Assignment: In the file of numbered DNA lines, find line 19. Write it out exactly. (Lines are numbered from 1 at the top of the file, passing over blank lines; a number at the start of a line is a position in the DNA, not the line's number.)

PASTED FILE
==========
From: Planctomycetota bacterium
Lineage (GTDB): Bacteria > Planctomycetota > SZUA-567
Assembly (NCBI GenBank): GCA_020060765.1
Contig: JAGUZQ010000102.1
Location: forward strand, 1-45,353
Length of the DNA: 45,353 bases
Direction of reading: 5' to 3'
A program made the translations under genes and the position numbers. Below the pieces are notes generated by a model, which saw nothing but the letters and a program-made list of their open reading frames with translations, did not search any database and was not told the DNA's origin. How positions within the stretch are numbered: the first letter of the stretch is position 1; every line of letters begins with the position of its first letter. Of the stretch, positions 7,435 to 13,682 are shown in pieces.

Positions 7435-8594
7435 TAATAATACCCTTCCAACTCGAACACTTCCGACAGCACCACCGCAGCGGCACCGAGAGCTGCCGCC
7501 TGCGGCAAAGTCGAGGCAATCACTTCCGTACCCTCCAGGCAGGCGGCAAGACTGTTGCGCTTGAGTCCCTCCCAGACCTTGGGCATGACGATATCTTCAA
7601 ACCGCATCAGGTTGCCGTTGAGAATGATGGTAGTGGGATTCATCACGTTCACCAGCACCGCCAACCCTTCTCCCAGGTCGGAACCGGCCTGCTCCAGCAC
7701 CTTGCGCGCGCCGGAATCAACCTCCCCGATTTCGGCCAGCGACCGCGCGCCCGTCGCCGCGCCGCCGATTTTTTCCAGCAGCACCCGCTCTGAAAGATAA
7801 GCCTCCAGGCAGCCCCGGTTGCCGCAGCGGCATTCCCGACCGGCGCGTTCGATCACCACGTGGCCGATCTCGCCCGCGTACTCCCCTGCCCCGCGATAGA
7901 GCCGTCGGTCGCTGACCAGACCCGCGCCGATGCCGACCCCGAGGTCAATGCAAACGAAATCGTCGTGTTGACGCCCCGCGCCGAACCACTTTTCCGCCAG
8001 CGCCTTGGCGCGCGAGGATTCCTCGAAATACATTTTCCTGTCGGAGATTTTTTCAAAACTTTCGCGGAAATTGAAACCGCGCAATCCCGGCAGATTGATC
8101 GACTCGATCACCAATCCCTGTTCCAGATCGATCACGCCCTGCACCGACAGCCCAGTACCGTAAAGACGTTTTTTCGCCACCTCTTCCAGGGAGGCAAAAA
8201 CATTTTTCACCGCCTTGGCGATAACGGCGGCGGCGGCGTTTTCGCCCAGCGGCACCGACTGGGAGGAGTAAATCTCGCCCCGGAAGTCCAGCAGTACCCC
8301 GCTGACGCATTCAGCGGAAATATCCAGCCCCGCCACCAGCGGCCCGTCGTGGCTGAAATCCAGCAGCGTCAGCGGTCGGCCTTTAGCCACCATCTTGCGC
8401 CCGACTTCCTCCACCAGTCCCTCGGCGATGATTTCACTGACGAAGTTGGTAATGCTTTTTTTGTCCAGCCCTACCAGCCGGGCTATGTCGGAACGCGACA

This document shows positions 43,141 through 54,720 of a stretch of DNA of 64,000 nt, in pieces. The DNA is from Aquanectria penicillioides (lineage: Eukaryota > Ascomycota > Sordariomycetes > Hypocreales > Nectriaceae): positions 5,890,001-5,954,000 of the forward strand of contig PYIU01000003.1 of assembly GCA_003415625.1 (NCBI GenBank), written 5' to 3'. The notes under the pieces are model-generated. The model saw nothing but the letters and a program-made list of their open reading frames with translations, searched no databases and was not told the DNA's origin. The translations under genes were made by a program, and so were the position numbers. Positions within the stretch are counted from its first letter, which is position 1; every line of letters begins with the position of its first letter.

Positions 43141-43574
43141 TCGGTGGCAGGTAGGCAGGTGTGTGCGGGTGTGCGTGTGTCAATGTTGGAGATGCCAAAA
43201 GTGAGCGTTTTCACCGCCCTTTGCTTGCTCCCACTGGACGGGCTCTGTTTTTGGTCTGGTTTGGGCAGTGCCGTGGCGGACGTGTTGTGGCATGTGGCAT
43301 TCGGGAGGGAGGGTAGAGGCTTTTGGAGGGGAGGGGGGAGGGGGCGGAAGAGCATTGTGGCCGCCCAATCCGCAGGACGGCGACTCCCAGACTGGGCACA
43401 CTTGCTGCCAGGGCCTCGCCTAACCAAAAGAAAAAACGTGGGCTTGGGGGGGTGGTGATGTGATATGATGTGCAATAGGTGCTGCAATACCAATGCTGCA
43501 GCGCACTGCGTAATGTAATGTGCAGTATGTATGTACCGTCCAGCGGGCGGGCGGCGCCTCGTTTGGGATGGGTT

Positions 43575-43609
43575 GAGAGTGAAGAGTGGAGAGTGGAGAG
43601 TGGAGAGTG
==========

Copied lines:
8301 GCTGACGCATTCAGCGGAAATATCCAGCCCCGCCACCAGCGGCCCGTCGTGGCTGAAATCCAGCAGCGTCAGCGGTCGGCCTTTAGCCACCATCTTGCGC